My older children and their classmates were pressured relentlessly to acheive particular, very specific, results – latterly this pressure was to acheive A* at GCSE and A’ level. No other result was considered an acheivement worthy of note. My elder son was told by his Maths teacher that if he ‘only’ got an A he would be made to resit until he got an A* Maths was not, and never had been, his particular forte, and yet he was being expected to perform at the same level as pupils who’d been mathematical whizz-kids since the day they started school. Because, of course, all typically-developing children have been popped out of the same typical mould and are all exactly alike. Aren’t they?
Believe it or not, there are some young people in mainstream, some typically-developing young people, who do not pass any GCSEs. In a system that only recognises academic acheivement (and then only within a narrow definition) how can such young people have any idea of the personal qualities they possess that might carry them forward in life? In my day they would have at least got a reference from the Headteacher; a letter detailing the positive attributes they had that might make them a good employee. What do they get from the current system, apart from an abiding sense of having failed before they’ve even started? I do think that school ethos is one area where SEN schools like the one Freddie attends are getting it right, and mainstream schools are often falling far short of the mark.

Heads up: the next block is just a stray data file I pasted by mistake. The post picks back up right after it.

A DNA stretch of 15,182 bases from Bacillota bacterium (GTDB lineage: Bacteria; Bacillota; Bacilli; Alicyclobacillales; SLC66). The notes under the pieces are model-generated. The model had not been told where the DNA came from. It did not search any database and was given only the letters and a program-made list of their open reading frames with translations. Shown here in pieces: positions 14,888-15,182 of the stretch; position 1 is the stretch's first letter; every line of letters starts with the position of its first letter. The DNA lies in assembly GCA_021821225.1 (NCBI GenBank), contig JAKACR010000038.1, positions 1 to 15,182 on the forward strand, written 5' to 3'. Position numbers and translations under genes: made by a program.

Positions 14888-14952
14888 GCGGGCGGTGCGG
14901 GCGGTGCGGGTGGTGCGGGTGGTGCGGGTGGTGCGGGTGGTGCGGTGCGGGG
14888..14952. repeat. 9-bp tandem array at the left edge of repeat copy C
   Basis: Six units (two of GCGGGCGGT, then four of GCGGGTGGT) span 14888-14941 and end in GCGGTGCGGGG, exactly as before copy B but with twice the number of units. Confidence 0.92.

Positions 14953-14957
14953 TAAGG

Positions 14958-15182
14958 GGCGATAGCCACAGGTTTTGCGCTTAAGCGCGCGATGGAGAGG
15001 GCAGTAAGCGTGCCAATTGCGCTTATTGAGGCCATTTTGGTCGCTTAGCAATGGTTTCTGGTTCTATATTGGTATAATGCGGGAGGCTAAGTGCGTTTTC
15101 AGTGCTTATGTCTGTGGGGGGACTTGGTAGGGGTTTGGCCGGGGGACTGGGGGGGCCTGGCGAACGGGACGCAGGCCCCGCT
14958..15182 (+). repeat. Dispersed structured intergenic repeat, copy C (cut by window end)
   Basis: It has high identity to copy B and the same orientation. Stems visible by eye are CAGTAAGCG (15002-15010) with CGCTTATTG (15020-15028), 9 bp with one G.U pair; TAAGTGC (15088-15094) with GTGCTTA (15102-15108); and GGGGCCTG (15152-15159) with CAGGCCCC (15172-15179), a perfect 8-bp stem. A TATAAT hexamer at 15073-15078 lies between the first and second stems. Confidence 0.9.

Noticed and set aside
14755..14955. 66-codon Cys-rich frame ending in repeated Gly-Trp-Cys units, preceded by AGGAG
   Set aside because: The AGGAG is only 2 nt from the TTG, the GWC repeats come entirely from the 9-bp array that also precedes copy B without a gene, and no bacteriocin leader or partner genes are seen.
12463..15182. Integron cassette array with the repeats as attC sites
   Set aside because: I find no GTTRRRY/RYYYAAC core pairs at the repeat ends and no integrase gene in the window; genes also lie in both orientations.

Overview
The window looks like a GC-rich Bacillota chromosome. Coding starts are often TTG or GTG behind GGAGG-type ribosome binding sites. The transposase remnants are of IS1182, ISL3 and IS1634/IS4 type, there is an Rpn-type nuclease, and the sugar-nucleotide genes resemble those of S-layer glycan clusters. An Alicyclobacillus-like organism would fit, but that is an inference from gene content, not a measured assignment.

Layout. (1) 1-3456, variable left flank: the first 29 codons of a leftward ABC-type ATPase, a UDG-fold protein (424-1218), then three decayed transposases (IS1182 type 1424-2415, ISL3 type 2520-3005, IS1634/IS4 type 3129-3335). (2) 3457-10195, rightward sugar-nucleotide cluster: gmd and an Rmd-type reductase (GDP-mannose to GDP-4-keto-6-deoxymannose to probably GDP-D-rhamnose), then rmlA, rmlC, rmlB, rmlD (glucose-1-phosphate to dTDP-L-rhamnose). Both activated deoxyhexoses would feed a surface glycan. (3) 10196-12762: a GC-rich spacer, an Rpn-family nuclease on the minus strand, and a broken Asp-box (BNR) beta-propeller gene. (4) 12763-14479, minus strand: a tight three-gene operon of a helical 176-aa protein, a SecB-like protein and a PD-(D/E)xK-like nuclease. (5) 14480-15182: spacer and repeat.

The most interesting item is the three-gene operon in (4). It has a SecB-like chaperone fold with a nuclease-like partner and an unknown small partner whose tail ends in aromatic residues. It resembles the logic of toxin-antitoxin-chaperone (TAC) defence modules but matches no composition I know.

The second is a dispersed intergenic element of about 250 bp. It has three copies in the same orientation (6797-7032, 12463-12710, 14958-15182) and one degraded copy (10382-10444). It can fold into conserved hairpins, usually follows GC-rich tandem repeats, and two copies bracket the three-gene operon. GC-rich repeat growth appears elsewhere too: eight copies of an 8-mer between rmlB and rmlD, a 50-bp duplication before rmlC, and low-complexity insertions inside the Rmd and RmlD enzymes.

Forget underpants – no pirate is complete without his treasure map (I may have given him a teeny bit of help with this).
There is one complaint I have about Freddie’s school though: while I love that they strive to make learning not just accessible, but also fun, by having ‘themed’ activities, I do wish they would teach their pupils, in advance of being allowed to go to school dressed up as a pirate, that pirates DID wear underclothes. I had the devil’s own job persuading Fredie that he had to put pants on before he could put his dressing-up clothes on. They nearly got a commando pirate!